Gender stereotypes in television advertising in the Middle East: Time for marketers and advertisers to step up
Source of Publication
© 2020 Kelley School of Business, Indiana University Gender stereotypes, which are particularly harmful to women, have historically been prevalent in advertising, prompting some governments and brands to regulate conventional gender portrayals. This study examines current gender portrayals in television advertising in the Middle East, and specifically in the countries of the Gulf Cooperation Council (GCC), because of the increasing importance accorded to women's empowerment in some of these countries. Building on similar studies elsewhere, we analyze the content of 111 distinct television advertisements aired over a week by a major TV channel in the region. Our analysis reveals that while depictions of certain aspects, such as role (familial/nonfamilial) and location (home/occupational setting), gently nudged traditional stereotypes by portraying women in nonfamilial roles and in occupational settings, depictions of background (female/male/children) and product type further reinforced traditional stereotypes. Based on these findings, we offer specific recommendations to marketers and advertisers in the region.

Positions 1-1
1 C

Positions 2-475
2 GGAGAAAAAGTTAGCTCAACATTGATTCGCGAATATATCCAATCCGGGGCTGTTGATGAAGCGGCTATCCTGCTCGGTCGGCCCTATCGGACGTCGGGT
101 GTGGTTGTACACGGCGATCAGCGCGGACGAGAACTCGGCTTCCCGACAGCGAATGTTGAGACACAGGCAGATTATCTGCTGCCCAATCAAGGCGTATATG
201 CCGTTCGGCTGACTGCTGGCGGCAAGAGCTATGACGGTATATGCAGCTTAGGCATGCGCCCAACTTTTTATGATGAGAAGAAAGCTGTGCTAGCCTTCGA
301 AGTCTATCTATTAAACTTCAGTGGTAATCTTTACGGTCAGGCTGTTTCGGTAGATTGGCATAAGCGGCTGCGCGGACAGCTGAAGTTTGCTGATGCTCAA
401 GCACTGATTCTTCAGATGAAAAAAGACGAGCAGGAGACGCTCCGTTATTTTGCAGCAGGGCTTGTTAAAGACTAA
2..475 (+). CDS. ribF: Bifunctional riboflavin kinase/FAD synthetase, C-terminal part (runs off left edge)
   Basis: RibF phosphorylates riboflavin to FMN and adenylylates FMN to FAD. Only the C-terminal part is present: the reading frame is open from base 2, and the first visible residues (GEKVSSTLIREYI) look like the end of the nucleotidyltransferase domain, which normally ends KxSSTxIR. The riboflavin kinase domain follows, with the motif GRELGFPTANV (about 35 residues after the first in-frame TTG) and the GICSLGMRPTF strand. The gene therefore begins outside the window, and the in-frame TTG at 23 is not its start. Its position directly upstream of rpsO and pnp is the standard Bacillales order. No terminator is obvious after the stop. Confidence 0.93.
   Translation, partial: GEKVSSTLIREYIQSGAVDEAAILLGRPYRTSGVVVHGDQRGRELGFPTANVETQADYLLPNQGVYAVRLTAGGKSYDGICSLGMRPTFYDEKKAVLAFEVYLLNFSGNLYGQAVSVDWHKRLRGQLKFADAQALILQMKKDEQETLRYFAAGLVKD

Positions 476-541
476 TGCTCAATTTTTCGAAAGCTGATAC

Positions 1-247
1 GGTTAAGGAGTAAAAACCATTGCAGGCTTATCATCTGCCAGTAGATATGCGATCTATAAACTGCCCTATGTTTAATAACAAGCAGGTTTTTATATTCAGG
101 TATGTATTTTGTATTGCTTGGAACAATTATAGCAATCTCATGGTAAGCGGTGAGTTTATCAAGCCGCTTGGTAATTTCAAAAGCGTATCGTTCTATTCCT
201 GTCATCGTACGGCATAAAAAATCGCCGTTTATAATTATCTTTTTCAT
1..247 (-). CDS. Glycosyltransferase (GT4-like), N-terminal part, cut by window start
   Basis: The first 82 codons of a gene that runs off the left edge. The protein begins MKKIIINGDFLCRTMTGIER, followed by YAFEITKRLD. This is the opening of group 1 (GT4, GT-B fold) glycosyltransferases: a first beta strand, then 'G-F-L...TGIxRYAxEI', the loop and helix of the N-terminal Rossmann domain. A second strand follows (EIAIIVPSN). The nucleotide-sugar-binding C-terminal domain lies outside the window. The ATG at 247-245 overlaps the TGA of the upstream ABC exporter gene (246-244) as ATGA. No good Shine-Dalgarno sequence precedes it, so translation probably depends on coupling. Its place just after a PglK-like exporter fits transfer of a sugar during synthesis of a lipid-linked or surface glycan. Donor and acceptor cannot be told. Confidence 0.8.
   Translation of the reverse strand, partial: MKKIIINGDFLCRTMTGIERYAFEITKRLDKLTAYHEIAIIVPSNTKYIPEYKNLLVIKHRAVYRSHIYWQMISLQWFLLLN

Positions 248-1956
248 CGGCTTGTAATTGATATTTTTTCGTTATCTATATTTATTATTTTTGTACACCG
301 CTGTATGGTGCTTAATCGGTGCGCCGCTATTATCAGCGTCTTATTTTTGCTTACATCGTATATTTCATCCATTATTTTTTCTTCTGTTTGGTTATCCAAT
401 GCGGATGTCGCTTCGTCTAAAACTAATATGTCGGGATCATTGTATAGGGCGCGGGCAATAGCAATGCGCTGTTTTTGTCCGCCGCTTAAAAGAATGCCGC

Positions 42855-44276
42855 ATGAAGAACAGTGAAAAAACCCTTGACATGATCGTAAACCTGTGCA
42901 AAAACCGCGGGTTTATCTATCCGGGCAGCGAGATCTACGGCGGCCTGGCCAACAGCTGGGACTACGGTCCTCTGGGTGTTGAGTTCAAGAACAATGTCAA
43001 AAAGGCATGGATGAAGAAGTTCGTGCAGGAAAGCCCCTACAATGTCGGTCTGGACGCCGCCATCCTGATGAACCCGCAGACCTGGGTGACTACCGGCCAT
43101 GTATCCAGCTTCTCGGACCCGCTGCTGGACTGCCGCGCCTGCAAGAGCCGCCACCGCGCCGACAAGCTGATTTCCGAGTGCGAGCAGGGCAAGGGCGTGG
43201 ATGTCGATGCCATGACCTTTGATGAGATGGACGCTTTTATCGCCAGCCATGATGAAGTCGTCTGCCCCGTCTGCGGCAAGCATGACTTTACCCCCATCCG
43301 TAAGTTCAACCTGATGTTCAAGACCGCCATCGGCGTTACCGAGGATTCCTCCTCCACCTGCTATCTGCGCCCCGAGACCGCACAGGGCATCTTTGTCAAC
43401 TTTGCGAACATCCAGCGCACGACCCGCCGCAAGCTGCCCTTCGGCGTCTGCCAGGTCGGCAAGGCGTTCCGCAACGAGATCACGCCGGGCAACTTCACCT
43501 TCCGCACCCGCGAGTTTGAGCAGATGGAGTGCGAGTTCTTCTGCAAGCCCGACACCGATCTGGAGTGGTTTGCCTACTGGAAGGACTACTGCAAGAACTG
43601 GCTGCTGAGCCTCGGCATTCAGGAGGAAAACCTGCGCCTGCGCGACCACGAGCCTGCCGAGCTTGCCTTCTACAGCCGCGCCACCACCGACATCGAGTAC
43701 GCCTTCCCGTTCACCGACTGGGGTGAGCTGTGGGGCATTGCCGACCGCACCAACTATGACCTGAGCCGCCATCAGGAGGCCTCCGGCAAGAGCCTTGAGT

Social and Behavioral Sciences
Advertising, Arab countries, Gender roles, Gender stereotypes, Middle East, Television advertisements
Khalil, Ali and Dhanesh, Ganga S., "Gender stereotypes in television advertising in the Middle East: Time for marketers and advertisers to step up" (2020). All Works. 1765.
Indexed in Scopus